"You would not have bought this book and read this far into it if your food culture was intact and healthy." Michael Pollan
I'm just about finished with Michael Pollan's In Defense of Food, a great read that's as fascinating as it is depressing. It's the kind of book that can make you somewhat distraught while pondering the poignant questions he raises about the Western diet.
I'd like to think I'm a conscious eater -- and shopper -- but an objective tour of my kitchen proves otherwise. Save for a few singular purchases from places like In Season and Marczyk's, the majority of food items in my house are surprisingly stamped with long lists of unrecognizable, unpronounceable ingredients. It's fairly safe to say that a good portion of what we consider to be food these days is definitively less than the sum of its parts.
The book has inspired me to step up my eating efforts, though, and to start purchasing -- and eating -- more real food, within reason and budget, of course. And that got me thinking about one of my favorite snack foods: hummus.
I've never made it myself, but I know enough about hummus to know that it consists of far fewer ingredients than the store-bought stuff currently sitting in my fridge (which numbers eleven, for the record), most of which I usually keep in stock. I needed some chickpeas, though, but before I could make it to the store, my buddy called me up to see if I wanted to grab a beer, an offer I rarely turn down.
I can't believe I'm writing this, seeing as how it's one of the best breweries in the country, but I've never been to Dry Dock Brewing Co. My reason? Its distance from Five Points. I hate driving, and I've happily adapted a lifestyle that requires as little time in the car as possible.
My buddy, on the other hand, happens to be a performance-car enthusiast and recently purchased a Subaru wrx STI. Apparently, it can eat a Porsche alive. The car is his sensible and Colorado-esque man toy, and the perfect excuse to take a ride. (I'm not normally one to be impressed by cars, but, man, this thing is really impressive.)
So we hopped in "the sled," as he calls it, and raced out to Aurora, where the folks at Dry Dock have been brewing award-winning beers in a nondescript strip mall since 2005. The tap room was cool (I especially dug the empty grain bags hanging from the ceiling by binder clips to deafen the noise), and the beer was even better (I love a good ESB). I picked up a bomber of their winter seasonal, a "wee heavy" weighing in hugely at 9.5 percent alcohol by volume that I had yet to try.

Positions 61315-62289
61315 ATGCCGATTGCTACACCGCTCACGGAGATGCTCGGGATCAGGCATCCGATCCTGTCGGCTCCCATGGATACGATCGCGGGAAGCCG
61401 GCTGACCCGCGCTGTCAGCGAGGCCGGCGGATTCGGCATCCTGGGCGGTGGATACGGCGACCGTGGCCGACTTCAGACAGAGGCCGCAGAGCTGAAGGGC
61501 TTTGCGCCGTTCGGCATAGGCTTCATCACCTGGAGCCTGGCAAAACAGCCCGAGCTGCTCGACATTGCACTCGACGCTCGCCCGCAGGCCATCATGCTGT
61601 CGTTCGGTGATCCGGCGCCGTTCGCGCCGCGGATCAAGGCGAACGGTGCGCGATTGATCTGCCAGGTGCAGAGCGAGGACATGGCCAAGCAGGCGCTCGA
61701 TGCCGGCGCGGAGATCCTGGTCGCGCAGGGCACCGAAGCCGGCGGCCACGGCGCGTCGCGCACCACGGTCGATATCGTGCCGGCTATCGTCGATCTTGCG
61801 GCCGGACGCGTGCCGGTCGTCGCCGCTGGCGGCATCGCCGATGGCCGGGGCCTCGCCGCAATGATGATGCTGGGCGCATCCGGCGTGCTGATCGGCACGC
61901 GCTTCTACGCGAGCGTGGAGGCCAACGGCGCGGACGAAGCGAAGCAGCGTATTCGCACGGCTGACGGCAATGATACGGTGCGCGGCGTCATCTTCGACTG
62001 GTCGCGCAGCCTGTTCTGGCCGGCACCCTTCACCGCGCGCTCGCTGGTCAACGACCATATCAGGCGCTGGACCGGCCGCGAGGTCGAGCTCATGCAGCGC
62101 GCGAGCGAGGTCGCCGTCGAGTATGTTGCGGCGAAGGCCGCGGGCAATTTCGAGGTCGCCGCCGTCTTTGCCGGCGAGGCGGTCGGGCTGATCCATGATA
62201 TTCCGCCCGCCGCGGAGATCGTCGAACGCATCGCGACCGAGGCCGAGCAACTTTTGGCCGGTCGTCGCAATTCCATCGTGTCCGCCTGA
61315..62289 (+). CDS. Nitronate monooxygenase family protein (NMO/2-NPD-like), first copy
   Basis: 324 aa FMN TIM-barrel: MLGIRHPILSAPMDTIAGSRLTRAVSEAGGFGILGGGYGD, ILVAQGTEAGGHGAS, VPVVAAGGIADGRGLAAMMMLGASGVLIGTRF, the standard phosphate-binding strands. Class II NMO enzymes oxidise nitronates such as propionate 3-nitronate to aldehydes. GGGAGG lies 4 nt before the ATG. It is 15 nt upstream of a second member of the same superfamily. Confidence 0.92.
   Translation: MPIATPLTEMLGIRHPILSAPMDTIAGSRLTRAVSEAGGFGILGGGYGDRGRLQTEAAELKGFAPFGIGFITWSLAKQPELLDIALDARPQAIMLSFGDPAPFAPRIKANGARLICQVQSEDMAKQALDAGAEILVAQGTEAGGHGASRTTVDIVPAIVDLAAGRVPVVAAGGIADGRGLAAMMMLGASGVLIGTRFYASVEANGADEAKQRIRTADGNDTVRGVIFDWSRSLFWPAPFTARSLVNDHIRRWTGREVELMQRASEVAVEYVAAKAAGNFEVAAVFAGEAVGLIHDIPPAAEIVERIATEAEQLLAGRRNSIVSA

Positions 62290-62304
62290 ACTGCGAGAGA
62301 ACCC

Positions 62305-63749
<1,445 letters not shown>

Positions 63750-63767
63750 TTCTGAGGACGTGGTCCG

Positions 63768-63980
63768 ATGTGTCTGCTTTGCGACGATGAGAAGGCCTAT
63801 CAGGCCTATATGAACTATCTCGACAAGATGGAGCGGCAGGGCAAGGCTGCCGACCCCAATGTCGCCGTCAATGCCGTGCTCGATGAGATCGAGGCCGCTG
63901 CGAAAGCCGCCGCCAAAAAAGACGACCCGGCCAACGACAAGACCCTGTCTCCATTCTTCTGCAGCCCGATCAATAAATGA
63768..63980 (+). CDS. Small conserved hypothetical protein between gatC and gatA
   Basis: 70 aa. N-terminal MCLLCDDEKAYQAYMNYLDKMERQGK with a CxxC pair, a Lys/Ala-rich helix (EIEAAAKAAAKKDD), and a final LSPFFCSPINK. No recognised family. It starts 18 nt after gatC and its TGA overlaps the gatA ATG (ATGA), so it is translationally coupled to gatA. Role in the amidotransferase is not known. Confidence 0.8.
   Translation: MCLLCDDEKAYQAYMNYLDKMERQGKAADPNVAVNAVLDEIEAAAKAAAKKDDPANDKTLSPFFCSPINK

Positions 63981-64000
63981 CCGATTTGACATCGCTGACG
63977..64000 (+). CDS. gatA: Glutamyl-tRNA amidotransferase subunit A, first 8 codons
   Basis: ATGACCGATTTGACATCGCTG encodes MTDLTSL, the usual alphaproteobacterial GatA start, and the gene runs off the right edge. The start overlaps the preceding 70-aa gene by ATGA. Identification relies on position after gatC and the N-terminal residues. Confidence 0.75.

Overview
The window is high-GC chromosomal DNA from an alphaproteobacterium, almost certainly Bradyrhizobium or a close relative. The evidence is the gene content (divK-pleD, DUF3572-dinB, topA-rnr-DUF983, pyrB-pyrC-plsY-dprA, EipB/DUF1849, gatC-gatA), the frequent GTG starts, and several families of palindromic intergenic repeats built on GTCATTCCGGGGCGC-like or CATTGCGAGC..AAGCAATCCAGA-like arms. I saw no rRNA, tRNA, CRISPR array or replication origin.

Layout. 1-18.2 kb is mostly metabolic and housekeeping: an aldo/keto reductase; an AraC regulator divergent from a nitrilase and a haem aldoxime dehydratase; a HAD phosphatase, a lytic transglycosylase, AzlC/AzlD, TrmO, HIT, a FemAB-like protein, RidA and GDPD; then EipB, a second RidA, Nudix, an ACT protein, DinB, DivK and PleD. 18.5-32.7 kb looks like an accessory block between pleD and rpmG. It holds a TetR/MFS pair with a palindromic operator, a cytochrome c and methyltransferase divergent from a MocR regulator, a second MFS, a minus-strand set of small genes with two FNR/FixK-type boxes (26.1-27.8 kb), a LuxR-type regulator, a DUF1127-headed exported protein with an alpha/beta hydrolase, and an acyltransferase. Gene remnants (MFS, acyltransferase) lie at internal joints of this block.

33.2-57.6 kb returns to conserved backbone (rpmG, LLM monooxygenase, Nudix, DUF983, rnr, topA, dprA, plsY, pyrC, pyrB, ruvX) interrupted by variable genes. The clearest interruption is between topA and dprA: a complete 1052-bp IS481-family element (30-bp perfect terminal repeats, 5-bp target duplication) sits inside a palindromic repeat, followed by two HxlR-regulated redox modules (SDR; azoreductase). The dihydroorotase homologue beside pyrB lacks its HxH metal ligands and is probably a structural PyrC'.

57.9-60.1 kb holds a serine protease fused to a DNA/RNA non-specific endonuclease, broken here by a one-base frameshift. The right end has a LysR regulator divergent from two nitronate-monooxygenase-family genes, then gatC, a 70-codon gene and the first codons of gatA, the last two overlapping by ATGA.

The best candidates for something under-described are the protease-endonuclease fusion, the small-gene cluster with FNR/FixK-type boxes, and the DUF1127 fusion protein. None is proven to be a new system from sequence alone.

As for my righteous attempt at hummus, I still needed chickpeas. Sadly, most of the specialty markets near my 'hood were closed by the time I got home, but most of the major supermarkets carry an increasingly comprehensive variety of organic products. So I stopped by one and grabbed a couple of cans, checking the labels, of course -- water, organic beans and sea salt; I'm cool with that list.
It goes without saying that hummus is easy and cheap to make. All you need to do is blend everything up in a food processor and season it to taste. It's easily personalized as well, and extremely versatile, to boot. That night, it served as the perfect dip for some carrots I'd bought from Marczyk Fine Foods, and I've been using it as a spread for sandwiches ever since.
And the Scotch ale was absolutely wonderful alongside my original snack. In fact, it's an impeccable food beer. Like a good wine, it possesses the complexity, body and strength that could complement many a meal. Its sweet warmth nicely punctuated the creamy, garlicky dip and made the Broncos game I had recorded on DVR that much more exhilarating.
Here's the recipe (courtesy of my girlfriend's mom, who's celebrating her birthday today)
2 cans chickpeas (also known as garbanzo beans), drained, one cup liquid reserved 2 large cloves garlic, minced Juice of one lemon Dash of hot sauce, or more, depending on taste 1/4 cup olive oil salt and pepper
1. In a food processor, blend chickpeas, garlic, lemon and bean juice until creamy. 2. Continue to blend while drizzling about one quarter cup olive oil into the mixture, until it reaches desired creaminess. 3. Season with salt, pepper and hot sauce to taste.
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